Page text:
Glycosylated phosphatidylinositols (GPIs) are abundant cell surface molecules of the Leishmania. Amastigote-specific GPIs AmGPI-Y and AmGPI-Z, both ethanolamine (EtN)-containing glycolipids, were identified in Leishmania amazonensis. A paucity of GPI-anchored proteins in amastigotes of L. amazonensis made the kinetoplastid suitable for evaluating the importance of free (i.e. unconjugated to protein or polysaccharide) GPIs. A strain deficient in both AmGPI-Y and AmGPI-Z was produced by stable transfection of wild-type Leishmania with a GPI-phospholipase C gene. Phosphatidylinositol deficiency was not detected in the transfectants. GPI-deficient promastigotes infected murine macrophages in vitro and differentiated into amastigotes whose growth was arrested within the host cells. Cytostasis of amastigotes was also observed during axenic culture of GPI-deficient parasites. In a hamster model of leishmaniasis, GPI-deficient promastigotes produced smaller lesions with 20-fold fewer amastigotes than infections with control parasites. Together, these observations indicate that EtN-GPIs may be essential for amastigote viability, replication, and/or virulence. Implicit in these observations is the notion that drugs targeted against the GPI biosynthetic pathway might be of value in the management of human leishmaniasis. Copyright (C) 1999 Elsevier Science B.V.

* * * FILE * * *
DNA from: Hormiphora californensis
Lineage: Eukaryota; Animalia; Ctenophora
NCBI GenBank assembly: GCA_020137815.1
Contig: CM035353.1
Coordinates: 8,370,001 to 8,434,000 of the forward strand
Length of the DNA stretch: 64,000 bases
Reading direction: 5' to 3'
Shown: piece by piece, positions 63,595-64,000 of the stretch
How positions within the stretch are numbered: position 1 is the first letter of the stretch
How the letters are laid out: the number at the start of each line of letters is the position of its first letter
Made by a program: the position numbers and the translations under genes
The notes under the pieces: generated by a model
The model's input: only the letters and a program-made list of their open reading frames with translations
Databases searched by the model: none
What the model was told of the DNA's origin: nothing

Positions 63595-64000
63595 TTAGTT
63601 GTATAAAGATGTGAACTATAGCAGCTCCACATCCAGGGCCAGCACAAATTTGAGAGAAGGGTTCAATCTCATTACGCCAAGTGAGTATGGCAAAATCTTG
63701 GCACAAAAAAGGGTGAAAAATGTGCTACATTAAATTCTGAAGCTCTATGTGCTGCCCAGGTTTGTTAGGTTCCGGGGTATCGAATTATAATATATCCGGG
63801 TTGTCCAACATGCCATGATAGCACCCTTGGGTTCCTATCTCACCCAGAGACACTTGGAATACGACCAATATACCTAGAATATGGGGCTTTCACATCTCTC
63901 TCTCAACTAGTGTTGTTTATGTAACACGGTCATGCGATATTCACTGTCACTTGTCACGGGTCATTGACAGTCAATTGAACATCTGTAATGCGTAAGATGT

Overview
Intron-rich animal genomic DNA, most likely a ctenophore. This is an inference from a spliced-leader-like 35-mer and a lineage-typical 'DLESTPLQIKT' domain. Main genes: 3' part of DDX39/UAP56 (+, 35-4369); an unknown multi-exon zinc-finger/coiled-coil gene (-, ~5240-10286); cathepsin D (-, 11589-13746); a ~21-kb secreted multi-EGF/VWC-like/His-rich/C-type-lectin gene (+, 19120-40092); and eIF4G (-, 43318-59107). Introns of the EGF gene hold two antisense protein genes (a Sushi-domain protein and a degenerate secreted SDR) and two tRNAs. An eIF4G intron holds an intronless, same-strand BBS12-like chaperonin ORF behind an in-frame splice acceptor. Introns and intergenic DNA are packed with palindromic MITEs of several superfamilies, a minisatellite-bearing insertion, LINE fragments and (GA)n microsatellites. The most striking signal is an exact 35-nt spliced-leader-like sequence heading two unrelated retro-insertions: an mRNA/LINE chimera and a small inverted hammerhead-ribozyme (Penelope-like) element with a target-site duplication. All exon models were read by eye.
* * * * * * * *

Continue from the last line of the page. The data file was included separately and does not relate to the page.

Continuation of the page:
- Glycosylated phosphatidylinositols
- Leishmania amazonensis
ASJC Scopus subject areas
- Molecular Biology